Vacation considerations

Hit the road but don’t advertise it

By Denise Waldron

While the pictures may generate likes and comments from friends and family, it also lets thieves know you are away.

Lisa and Bryan Moores of Lindsay recently went on an 11-day sojourn to Ireland. Lisa took her 500 or so Facebook friends along for the trip via her photos of and commentary on castles, pubs, restaurants and spendy stores, like Louis Vuitton and Chanel.

The couple’s adult daughter lives with them and was home from work in the evenings and weekends, leaving their home vulnerable during the day. Fortunately, no one broke in. Lisa says she does not think she would change a thing on their next trip. “My social media is pretty private,” she said, adding, “I am not too concerned. I’m lucky someone is usually here and great neighbours keep their eyes and ears open.”

Not everyone is so lucky, but being sensible about the clues you leave for others can deter thieves while you’re on holiday. The biggest culprit? Posting photos of your fabulous holiday hijinks on social media.

While the pictures may generate likes and comments from friends and family, it also lets thieves know you are away. Advertising on social media that you are on holiday is like placing a sign on your front lawn telling everyone your house is empty.

Along with keeping your vacation pictures off social media while you’re away, said Kawartha Lakes Police Service Constable Paul Hatton, it’s important to use your social media on a limited setting, so only your friends and family can see what you post.  

Are there people on your friends list you have never met? It is a good idea to remove them. A friend request from a stranger or that casual acquaintance may not be all it seems. There’s no way to really verify someone’s identity online.

There is another way thieves can find out you are not home — through location services, said Hatton. “If you’ve got this on and linked to your social media, it will post the location of exactly where you are.”

Posts or photos that have location services enabled may tag you, letting others know not just that you are away, but where you are. Adjusting your settings on social media so you are not automatically tagged, along with requesting to review any tags, will help reduce the risk.

In the real world, if your mailbox is overflowing with mail, newspapers and flyers, it is giving away you are not home, said Hatton. “Get your neighbour to collect these for you.”

Mail box full of junk mails

You can have your mail held while away. For a fee, Canada Post will keep it in your absence and deliver it upon your return. Cheryl MacMillan works at the Lindsay Canada Post depot. It is a double bonus to put a hold on your mail as your carrier knows you are away. “Your carrier is another set of eyes for your home. If they notice something is not right, they let management know.” That manager can in turn call the authorities, she added.

Of course, determined thieves can thwart the best-intentioned preparations. When planning for a vacation, Maryon Allen is serious about details. She and her husband and two children took many week-long trips to Delawana Resort in Muskoka. She asked her brother to stop by daily to check on the house, collect mail and papers and to report anything suspicious. The lights were on timers and the grass was freshly cut. She even refrained from posting vacation pictures online.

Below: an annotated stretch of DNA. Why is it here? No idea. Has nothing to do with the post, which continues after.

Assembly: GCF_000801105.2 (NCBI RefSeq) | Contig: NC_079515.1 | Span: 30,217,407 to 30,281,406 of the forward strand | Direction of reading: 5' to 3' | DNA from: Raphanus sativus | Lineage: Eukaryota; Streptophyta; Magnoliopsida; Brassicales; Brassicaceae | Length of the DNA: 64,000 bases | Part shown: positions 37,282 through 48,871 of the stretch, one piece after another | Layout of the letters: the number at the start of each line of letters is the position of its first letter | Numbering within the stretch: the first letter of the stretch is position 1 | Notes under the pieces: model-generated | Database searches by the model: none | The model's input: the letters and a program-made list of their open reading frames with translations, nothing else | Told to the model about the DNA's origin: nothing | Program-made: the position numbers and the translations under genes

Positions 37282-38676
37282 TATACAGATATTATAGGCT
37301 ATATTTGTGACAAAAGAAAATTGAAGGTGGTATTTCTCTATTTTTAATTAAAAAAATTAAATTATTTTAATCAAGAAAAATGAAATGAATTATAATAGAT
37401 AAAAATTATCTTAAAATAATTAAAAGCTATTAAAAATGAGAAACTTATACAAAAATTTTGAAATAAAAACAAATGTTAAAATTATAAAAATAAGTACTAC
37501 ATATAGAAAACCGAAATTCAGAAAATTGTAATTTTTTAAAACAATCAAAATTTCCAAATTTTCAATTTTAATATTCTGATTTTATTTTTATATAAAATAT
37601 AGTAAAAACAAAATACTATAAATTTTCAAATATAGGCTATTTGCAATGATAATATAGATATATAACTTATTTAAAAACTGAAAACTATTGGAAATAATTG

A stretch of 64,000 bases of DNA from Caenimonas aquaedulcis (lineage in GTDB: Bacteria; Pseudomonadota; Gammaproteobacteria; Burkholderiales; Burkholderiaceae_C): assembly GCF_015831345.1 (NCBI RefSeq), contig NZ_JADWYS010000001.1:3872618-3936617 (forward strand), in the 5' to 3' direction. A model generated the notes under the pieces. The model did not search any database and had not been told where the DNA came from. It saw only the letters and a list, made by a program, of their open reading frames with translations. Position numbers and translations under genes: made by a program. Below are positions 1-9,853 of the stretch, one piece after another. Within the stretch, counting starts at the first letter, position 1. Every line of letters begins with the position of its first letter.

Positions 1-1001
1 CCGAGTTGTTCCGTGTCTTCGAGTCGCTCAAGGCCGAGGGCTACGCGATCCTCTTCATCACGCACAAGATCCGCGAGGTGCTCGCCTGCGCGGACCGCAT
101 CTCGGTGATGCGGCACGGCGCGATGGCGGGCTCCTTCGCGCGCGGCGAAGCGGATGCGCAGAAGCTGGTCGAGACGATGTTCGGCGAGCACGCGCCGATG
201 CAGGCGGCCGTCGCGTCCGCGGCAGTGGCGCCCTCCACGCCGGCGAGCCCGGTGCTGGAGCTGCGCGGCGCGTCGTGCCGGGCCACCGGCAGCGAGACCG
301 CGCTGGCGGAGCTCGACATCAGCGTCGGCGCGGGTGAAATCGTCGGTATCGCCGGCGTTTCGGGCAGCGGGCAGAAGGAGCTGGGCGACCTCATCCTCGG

Police would say she did everything right,  But their Lindsay home was burgled anyway. Allen said she felt violated. “Even though they weren’t destructive, it’s unsettling to know someone has been in your house.”

Her husband couldn’t sleep, and she was concerned about something she had heard: that thieves would come back and hit the home again, knowing the couple may have replaced the stolen items with insurance money. This was enough to persuade the couple to have a monitored alarm system installed.

Monitored alarms are the best way to protect your home or business, according to Marlene Morrison Nicholls, president and CEO of Stewart Morrison Insurance.

“Many people install Google cameras, but these are just monitored by the homeowner and so do not provide any discount on your insurance. An alarm must be monitored and connected to both fire and police.” 

“Insurance companies here could not impose restriction of coverage because someone posted a vacation photo,” says Morrison Nicholls, but says “posting photos online while away is not the best practice.”

Constable Paul Hatton’s tips to protect your home and property while away

  • Install a trail cam inside your home if you can’t afford a monitored alarm system. (Trail cameras only capture images once they sense motion in proximity.) These are inexpensive and will capture photos of anyone in your abode while you are away.
  • A standard locking pin on sliding doors is usually cast metal, which is weak and easily broken. To prevent the door from being forced open, add a snug-fitting section of hockey stick to the track.
  • Ask your neighbours to park their second car in your driveway and to put their trash in front of your house on collection day.
  • Store your car keys well away from the door and out of sight.
  • Install solid exterior doors, not hollow ones. . Doors are one of the weak spots thieves look for. Cheap locks can be easily broken, so deadbolts are a must.
  • Lock all garage and shed doors.
  • Arrange for your grass to be cut and snow to be removed if you are away for a week or more. Cleaning up unkempt gardens and fallen leaves makes your home look lived in.

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